The remarkable growth in the last two decades of the body of knowledge concerning Bright's disease is directly reflected in the evolution of the second edition of Volhard's great classic. From 673 pages of text in the 1918 volume, 1,722 pages, many in small type, have developed. A bibliography of about 20 pages in 1918 has increased to 152 pages in 1931. The literature is so thoroughly reviewed by extensive quotations and abstracts that an entire library is represented in these two books. Nothing of any significance has been left out. Add to this thoroughness a lucid, direct and pleasing style, perfect arrangement of the material, good typography and numerous excellent illustrations, and one has a permanent literary monument to Volhard's genius.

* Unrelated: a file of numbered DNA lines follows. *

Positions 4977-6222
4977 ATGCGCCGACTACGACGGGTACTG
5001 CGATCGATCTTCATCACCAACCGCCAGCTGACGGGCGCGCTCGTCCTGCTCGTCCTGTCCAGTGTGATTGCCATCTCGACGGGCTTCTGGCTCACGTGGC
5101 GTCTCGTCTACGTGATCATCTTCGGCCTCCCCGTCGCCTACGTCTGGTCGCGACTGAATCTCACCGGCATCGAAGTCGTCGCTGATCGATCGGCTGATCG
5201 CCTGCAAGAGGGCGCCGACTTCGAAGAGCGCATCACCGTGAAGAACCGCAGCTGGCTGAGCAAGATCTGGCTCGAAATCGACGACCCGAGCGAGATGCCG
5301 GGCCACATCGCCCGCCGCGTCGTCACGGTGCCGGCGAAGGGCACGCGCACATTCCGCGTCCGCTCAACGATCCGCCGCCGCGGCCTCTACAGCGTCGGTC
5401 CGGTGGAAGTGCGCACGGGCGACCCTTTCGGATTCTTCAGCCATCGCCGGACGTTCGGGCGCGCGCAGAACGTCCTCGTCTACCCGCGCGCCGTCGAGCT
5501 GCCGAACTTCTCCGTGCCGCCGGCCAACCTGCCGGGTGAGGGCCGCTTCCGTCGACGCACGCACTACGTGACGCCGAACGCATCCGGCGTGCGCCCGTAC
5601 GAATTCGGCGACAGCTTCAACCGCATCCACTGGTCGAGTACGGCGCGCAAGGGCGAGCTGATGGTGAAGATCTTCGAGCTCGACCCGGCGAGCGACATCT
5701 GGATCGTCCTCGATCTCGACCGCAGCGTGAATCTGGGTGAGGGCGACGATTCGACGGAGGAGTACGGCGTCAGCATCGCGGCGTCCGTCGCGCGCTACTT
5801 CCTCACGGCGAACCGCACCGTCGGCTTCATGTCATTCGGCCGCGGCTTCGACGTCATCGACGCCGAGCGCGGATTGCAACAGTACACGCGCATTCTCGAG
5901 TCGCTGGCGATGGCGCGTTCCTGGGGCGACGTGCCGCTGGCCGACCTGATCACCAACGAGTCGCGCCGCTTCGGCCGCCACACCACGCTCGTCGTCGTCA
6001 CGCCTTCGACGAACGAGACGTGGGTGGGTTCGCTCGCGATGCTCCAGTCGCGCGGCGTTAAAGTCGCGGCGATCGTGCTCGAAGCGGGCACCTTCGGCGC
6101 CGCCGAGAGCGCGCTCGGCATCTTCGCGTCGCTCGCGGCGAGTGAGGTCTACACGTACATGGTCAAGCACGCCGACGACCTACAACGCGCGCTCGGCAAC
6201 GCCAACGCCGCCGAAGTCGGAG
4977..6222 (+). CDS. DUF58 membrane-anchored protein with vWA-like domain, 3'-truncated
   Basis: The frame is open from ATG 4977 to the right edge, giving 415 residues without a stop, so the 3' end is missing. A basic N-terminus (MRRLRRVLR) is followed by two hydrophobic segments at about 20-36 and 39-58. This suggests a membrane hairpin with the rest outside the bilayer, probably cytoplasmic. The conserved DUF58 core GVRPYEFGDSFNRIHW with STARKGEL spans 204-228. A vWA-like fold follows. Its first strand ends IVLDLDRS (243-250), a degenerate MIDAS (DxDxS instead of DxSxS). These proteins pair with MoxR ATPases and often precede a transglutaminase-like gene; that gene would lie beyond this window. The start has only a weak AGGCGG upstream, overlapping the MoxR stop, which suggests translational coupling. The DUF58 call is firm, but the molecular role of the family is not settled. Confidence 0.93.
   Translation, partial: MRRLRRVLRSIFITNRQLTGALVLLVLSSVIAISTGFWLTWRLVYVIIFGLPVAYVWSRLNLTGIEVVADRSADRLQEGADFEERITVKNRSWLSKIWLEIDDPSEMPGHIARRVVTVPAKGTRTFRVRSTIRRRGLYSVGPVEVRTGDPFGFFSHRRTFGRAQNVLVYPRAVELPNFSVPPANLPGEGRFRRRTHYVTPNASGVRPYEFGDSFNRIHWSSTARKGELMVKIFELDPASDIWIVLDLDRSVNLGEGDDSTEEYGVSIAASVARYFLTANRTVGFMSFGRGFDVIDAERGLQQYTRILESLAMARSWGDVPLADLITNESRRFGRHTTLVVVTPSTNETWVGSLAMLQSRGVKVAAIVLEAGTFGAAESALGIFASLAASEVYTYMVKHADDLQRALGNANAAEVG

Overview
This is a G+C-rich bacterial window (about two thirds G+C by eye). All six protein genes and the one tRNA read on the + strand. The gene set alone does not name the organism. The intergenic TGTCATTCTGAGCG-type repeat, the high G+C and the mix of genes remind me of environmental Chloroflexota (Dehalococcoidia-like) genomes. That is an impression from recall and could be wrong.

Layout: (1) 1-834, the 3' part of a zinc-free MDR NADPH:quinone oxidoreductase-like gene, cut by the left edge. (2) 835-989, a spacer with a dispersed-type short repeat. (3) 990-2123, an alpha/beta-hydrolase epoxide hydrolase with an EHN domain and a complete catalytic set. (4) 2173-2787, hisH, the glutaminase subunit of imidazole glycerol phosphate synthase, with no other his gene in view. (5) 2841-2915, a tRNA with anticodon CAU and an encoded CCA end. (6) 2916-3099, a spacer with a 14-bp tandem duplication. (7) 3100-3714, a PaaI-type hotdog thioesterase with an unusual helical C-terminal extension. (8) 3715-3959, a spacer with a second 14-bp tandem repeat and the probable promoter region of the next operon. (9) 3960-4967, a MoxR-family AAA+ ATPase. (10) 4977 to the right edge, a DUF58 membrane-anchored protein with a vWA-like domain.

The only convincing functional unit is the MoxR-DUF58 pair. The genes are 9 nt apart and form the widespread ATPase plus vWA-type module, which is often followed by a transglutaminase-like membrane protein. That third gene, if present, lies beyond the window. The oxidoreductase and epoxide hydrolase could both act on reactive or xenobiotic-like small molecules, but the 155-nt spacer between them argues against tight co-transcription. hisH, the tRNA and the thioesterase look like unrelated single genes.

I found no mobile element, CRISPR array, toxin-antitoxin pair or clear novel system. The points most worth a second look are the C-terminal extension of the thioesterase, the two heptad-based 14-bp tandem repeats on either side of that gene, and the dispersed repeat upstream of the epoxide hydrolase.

No attempt will be made to review more than a few aspects of the scientific contents, although every page is replete with interesting material. Volhard is a more